static1.squarespace: I work from found images, and am particularly drawn to colour, pattern and beautiful pictures. I keep scrapbooks of images that I have collected and reference them in my paintings. I also love to travel, and this feeds into my work. Last summer I visited Japan, and have been referencing it in a lot of my work ever since.

The people-based images I choose are often black and white allowing me to explore my own colour schemes. I like the image to feel emotionally charged, like the person depicted has a story to tell. Sometimes it’s my story, or just the way I’m feeling.

I use birds in my work as they are also associated with literature and narrative, and they have many cultural references. I love creating movement in my bird paintings choosing colour to evoke mood, and texture to convey beauty.

And sometimes, I combine both birds and people.


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Feature Friday: Artist Martine Moen

Happy Screen Shot 2014-03-14 at 17.05.05!

10472806_10154300895590381_5075092552027862658_o This week we’re featuring artist Martine Moen. She mainly focuses on amazingly detailed and realistic portraits of people. She sparked her interest in drawing in 2013 after following some inspiring artists on Instagram and tried her hand at painting after watching Youtube tutorials. You would never be able to tell that drawing is a relatively new pursuit for Martine! We also love her attitude about pursuing your creative path. Her advice is to just keep pressing forward with your work if it is something you like to do. Always try to learn and improve your work, but to do it for yourself, not to keep up with other artists out there. That’s some really great advice as it can get pretty competitive in the art world and it’s hard not to play the comparison game. Read on to learn more about Martine and her work!

Castle Logo: Tell us a little about yourself.

Screenshot (23): My name is Martine and I currently live in Oslo, Norway. I am 22 years old and half-way through my studies. I enjoy photography, and like to think I’m better at it than I actually am. I have at least 10 tv-shows I’m watching at the same time, jumping back and forth. I read whenever I can, I have the cutest cat, and when I’m old I want to live in an old castle of some sort. Preferably with a library and a hot-tub.


(keep reading…)

Feature Friday: Gloria Ho Illustrations

Happy Screen Shot 2014-03-14 at 17.05.05!

Me-KomagataMaruThis week we talked to Gloria Ho, of Gloria Ho Illustrations. We love that she has illustrations that can easily be identified as hers, as she mainly paints portraits and animals and uses watercolors. Her animal paintings have such character and the story behind how she started painting them is too cute. Sometimes you need just a little bit of random inspiration to get a project going and we’re glad she did. Gloria has now become a published illustrator and sells her pieces online and at art markets. She hopes to have her own exhibition in the future and we know she will achieve that goal soon! Keep reading for Gloria’s full story.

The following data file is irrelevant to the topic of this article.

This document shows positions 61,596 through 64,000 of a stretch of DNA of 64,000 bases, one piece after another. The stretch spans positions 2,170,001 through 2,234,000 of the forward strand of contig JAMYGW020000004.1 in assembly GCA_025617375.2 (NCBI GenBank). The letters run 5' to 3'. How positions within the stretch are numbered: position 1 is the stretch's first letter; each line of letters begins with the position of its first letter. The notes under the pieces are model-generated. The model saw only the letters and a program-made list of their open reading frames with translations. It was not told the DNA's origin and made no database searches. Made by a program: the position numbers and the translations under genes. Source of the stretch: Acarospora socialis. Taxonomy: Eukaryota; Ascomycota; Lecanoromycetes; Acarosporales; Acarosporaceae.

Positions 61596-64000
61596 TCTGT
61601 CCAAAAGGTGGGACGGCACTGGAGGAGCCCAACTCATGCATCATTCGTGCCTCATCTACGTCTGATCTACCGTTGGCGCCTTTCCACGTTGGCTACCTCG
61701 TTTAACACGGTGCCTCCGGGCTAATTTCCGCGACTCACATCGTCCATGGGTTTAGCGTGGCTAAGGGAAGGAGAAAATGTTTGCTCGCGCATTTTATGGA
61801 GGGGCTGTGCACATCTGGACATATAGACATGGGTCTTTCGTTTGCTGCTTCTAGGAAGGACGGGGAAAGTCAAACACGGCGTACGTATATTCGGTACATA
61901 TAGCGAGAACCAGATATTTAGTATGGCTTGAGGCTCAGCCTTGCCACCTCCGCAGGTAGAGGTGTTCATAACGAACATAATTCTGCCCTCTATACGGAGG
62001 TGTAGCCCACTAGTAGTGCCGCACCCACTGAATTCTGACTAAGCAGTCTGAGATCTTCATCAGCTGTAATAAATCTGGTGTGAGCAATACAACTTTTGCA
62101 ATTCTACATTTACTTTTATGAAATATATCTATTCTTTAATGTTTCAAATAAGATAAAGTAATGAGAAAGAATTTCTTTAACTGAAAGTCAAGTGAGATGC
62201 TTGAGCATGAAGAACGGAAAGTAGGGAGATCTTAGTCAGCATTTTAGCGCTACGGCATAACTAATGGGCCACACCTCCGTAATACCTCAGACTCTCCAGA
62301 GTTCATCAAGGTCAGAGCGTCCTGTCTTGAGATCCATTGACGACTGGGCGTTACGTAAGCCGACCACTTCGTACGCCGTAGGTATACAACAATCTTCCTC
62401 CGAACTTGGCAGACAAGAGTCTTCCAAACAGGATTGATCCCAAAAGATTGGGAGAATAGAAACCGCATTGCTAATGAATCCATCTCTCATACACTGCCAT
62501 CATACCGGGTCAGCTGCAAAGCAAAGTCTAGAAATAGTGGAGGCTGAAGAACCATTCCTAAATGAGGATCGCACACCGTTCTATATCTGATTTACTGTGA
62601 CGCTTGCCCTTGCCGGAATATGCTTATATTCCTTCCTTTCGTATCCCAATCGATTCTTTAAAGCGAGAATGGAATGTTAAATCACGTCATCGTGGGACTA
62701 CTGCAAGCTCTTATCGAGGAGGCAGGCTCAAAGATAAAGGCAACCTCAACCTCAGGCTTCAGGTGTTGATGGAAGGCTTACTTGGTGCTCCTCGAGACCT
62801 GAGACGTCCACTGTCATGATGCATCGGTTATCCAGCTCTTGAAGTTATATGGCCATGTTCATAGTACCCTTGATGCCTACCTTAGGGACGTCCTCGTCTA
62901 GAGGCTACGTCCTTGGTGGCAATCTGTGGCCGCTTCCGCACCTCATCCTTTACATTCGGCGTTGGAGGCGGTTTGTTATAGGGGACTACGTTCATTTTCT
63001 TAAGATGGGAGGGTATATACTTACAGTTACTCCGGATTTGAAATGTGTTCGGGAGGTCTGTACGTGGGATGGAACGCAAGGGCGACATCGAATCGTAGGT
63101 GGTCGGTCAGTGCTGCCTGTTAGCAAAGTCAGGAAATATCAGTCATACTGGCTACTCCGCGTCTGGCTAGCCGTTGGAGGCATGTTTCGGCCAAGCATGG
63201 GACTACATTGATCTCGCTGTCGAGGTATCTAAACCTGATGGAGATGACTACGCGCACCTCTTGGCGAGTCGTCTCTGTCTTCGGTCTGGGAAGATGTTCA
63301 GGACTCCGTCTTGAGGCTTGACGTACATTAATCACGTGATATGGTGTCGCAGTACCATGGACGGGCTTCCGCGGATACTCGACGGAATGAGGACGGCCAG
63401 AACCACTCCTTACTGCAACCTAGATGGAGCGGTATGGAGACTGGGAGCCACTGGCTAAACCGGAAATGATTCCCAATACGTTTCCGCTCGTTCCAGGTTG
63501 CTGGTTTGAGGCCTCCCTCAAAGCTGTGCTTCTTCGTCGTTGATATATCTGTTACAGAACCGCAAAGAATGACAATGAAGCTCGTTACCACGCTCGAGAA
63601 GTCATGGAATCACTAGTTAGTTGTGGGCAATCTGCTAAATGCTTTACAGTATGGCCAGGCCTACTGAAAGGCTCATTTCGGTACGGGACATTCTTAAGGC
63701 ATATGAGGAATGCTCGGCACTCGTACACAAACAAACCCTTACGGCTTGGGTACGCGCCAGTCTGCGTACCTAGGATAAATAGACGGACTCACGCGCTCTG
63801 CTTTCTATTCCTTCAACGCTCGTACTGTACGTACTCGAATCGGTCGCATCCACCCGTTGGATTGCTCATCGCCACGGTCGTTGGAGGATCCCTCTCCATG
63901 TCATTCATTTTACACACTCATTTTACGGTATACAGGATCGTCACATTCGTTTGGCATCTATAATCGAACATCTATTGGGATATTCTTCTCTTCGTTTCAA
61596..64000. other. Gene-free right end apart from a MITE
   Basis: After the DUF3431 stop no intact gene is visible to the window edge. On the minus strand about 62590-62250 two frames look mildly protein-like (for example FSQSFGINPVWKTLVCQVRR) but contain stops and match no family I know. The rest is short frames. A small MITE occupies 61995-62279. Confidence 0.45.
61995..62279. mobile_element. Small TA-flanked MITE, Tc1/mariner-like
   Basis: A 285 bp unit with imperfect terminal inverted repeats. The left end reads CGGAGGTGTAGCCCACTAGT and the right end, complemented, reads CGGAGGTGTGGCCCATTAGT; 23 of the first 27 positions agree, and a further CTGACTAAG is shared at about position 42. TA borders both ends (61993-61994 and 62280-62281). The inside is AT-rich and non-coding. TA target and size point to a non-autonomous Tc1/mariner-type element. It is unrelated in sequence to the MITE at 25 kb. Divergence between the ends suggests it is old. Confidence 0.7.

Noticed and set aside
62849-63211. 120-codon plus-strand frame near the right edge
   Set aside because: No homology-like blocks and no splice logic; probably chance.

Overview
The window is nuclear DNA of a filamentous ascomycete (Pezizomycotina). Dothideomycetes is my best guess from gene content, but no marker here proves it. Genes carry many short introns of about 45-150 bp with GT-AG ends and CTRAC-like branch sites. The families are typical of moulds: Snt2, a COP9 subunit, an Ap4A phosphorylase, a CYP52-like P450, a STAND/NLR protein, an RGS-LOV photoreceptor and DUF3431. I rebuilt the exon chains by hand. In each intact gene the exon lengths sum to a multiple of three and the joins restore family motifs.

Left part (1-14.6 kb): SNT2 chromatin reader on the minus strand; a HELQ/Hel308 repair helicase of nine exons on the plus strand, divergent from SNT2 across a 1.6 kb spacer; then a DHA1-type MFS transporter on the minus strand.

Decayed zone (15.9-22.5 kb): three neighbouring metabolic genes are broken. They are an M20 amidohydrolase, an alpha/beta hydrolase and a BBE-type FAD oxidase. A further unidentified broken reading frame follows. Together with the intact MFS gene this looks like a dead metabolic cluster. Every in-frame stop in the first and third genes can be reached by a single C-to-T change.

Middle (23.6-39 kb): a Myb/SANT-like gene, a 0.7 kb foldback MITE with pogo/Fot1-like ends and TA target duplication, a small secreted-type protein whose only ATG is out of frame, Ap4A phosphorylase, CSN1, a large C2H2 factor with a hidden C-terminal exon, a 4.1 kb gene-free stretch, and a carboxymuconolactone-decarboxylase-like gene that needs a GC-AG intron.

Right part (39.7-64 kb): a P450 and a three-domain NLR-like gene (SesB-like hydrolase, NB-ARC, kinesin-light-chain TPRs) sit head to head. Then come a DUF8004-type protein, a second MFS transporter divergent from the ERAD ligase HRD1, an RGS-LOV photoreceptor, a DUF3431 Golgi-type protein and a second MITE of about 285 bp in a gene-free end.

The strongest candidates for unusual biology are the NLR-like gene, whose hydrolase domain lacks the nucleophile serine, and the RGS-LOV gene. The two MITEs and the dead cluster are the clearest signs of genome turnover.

Castle Logo: Tell us about yourself. When and why did you start illustrating?
logo_small2-1: I’m Gloria Ho, a freelance watercolour illustrator based in Edmonton, Alberta. I started painting when I was about 11 or 12 and always did it for fun, but it wasn’t until a few years ago that my watercolour style started to develop. It was my final year of university and I did a 20-piece watercolour portrait series for my capstone project. This project really ignited my love of watercolour and taught me so much about the medium.

After graduation, I went to South Korea to teach English and some of my elementary students thought Gloria sounded like “gorilla” and started calling me “Gorilla Teacher”. I thought the nickname was so funny and I started sketching gorillas. These sketches led to primate paintings, an endless series of animal illustrations, and a commitment to make painting an important part of my life.

Castle Logo: You illustrate a lot of animals and portraits. Is there anything in particular about these subjects that attracts you to paint them?
logo_small2-1: I think the reason I love painting portraits is because I’m fascinated by physiognomy. I enjoy looking at physical qualities of a subject and painting them in a way that expresses the person’s intangible characteristics. I also love painting animals because they have so much personality! I also find that the colours and different textures on an animal really allow me to play with several watercolour techniques in one painting.


Castle Logo: What are your favorite medias to work with and why?
logo_small2-1: Watercolour is by far my favourite medium to work with because I never totally know what the end result will be and I enjoy the process. The way it blends and bleeds is unpredictable, which is both exciting and frustrating at times. It is an unforgiving medium so there is a necessary balance between control and spontaneity.


Castle Logo: When did you decide to start selling your work?
logo_small2-1: I started to sell my work here and there when family members and friends commissioned me. It wasn’t until 2014 that I started pursuing painting as a business. I didn’t have the confidence to sell my illustrations until I started posting images on social media and strangers expressed interest in my work. It also really helped to have a strong support system with family and friends believing in me and encouraging me to give it a try. In the past year, I have sold my watercolours at art markets, online, and to individual clients.